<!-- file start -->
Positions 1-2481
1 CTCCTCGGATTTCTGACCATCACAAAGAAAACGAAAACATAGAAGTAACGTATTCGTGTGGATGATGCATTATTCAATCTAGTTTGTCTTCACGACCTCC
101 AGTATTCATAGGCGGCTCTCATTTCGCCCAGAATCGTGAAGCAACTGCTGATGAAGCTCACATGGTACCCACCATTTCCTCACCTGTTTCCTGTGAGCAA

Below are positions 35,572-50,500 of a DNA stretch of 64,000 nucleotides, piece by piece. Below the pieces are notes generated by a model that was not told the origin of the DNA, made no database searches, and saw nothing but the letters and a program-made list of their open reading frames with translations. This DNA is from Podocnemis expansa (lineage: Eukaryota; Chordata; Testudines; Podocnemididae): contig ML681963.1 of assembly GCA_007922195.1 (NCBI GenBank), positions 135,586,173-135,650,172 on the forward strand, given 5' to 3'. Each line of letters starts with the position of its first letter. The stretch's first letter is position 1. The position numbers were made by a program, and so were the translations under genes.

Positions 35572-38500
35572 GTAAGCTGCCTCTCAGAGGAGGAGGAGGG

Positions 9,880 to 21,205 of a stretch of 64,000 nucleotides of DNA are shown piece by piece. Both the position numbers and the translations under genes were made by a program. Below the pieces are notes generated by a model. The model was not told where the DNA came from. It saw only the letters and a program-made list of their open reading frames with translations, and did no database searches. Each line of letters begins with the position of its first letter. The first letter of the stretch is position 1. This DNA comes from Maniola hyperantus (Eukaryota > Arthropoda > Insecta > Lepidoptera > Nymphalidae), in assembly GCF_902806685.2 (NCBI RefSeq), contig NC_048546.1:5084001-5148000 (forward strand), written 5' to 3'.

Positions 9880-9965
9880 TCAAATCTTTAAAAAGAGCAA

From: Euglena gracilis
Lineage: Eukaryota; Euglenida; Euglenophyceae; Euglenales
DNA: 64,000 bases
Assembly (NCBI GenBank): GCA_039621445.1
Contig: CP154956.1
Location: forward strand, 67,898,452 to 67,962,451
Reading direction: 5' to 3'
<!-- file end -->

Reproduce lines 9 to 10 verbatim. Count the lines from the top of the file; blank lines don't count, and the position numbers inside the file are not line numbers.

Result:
9880 TCAAATCTTTAAAAAGAGCAA

From: Euglena gracilis